With a plethora of pet food recipes on the market, which meat is best for your cat or dog? Let’s look at some of the options available.
A good quality pet food for both cats
is one that contains high levels of good quality protein from named meat and/or fish sources. On the label this will be evident with these being among the FIRST ingredients listed.
Let's examine the various meats to help you make an informed choice.
Chicken has one of the highest biological values of all the meats, making it an excellent protein source for cats and dogs. It is a good source of tryptophan, calcium, potassium and vitamin B6. Chicken is so widely used in pet foods that allergies can appear to be more prevalent. However, less digestible proteins are a more frequent cause of adverse food reactions, and for dogs and cats that are allergic to chicken protein, there are plenty of other options available.
Lamb is another high-quality source of meat protein, and a very tasty one. Lamb is traditionally a popular alternative to chicken for dogs who suffer from allergy or intolerance to poultry meat. Fresh grass reared lamb is a very good natural source of zinc, iron, the B vitamins and the amino acid carnitine.
Pork is an excellent alternative and novel protein source for dogs who suffer from allergies to the more common meats used in pet foods. It is rich in vitamin B12, niacin (B3), vitamin C, selenium, zinc, iron and phosphorous. A common misconception is that a diet containing pork with be higher in fat. Even though pork is a naturally ‘fattier’ meat, this will be accounted for in the overall recipe, so the total fat level will remain within the optimum range for the pet’s life stage and lifestyle.
Fish is highly digestible protein source making it a good option for more 'sensitive
' pets. For pets with problem skin, fish is a great natural source of essential fatty acids. White fish (such as haddock and whiting) and oily fish (such as salmon and herring) are easy to digest, great tasting, and packed with a variety of vitamins and minerals. Fish has a low antigenicity, meaning that it is less likely to provoke an allergic reaction. The higher levels of the beneficial omega 3 fatty acids EPA and DHA have anti-inflammatory properties and may therefore help in cases where the skin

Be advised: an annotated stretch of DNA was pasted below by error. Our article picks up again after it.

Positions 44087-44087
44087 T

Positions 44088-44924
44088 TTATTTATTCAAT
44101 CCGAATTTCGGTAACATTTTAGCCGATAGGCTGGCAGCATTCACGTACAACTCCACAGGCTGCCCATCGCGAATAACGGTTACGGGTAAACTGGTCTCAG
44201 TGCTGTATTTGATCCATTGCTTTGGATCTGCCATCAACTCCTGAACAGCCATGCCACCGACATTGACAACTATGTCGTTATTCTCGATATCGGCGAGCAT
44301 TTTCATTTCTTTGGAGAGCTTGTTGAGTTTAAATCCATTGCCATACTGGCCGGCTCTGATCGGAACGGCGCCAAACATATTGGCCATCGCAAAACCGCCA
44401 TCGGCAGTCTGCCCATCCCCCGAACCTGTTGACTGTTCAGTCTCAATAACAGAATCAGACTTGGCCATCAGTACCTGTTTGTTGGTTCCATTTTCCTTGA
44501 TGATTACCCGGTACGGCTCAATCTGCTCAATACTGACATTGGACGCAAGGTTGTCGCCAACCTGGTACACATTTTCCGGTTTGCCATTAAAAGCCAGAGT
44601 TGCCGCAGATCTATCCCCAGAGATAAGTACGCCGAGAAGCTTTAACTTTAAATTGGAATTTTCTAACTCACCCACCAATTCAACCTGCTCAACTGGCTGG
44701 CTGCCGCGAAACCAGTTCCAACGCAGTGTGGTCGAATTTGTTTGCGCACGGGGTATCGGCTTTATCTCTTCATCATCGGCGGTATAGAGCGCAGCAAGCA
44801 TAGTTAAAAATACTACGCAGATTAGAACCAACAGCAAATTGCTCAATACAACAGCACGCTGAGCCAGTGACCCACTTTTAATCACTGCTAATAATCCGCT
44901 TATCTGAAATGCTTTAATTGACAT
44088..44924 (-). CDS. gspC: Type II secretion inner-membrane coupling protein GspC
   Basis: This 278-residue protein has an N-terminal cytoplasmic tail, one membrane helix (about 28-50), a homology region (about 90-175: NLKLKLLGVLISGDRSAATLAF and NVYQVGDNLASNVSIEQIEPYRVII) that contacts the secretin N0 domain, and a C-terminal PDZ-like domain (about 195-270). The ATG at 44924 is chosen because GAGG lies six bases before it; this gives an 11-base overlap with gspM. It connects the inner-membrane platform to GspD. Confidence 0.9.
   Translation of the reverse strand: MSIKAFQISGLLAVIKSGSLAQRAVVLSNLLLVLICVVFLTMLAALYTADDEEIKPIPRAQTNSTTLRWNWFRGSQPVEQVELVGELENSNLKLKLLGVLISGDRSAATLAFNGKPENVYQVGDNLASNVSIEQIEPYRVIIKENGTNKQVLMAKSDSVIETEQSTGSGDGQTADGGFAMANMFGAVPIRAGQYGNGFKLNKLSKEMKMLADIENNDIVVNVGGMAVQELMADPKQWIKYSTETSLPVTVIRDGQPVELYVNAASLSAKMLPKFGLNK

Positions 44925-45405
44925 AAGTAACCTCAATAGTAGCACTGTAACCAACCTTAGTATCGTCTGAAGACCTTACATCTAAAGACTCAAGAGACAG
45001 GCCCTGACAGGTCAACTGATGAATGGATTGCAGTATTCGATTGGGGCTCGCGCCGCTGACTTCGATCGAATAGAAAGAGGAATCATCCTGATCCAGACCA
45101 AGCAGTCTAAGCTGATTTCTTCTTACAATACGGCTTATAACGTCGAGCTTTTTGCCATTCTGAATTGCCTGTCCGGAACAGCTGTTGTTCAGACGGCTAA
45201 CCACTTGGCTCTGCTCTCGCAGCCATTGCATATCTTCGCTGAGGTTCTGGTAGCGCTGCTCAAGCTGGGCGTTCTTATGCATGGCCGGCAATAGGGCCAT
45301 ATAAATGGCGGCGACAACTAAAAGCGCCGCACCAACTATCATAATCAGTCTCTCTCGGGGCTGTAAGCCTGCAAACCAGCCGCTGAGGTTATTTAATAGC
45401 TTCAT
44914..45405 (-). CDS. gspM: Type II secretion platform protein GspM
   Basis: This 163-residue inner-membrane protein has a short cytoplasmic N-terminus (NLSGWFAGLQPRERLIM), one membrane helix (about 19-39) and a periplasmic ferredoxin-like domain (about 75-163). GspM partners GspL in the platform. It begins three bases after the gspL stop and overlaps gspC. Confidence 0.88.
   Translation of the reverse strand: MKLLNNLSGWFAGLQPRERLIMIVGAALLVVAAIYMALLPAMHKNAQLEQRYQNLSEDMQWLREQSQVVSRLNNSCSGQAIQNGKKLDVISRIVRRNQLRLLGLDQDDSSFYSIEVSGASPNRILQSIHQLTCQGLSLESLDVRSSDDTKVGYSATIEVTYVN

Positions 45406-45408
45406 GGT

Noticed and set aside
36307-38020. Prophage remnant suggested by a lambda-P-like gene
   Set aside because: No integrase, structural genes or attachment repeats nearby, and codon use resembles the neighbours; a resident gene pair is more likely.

or digestive tract
has become irritated. With long-term use, omega 3s may also improve allergy thresholds, and be helpful in cases of both dietary and environmental allergies
Meat and fish ‘meal’
People sometimes wrongly assume that "meal" is a poor-quality ingredient, and to be avoided. In fact, good quality ‘named’ meals (meaning meal made solely from one species) can serve as extremely nutrient-rich ingredients. A premium meal comprises the clean parts of the animal carcass (including bone and suitable offal) ground up into a fine flour. Only the nutritionally valuable parts of the animal are used (and not indigestible proteins such as feathers, hooves or wool).
A dry pet food that contains some ‘fresh’ meat or fish and some meat or fish meal has the benefit of diversity. Fresh meat and meat meal have different amino acid profiles. Fresh chicken for example supplies more lysine, valine and methionine than chicken meal.
Whichever variety you choose, if your pet’s diet is of a high quality, is nutritionally complete and balanced for their life stage, size and activity level, what’s most important is that your pet is thriving and happily tucking in at mealtimes.
Where is beef on this list?
A note on meat and fish sources
A good pet food company will always be forthcoming with current sources of ALL their ingredients including meats. Fish, meats and meal should be selected for quality, consistency and nutrient value. They should be sourced from reputable suppliers adhering to strict criteria and standards stipulated by regulatory bodies.
You can find out about the meat and fish sources used in all the Arden Grange, naturally hypoallergenic pet foods here
or contact us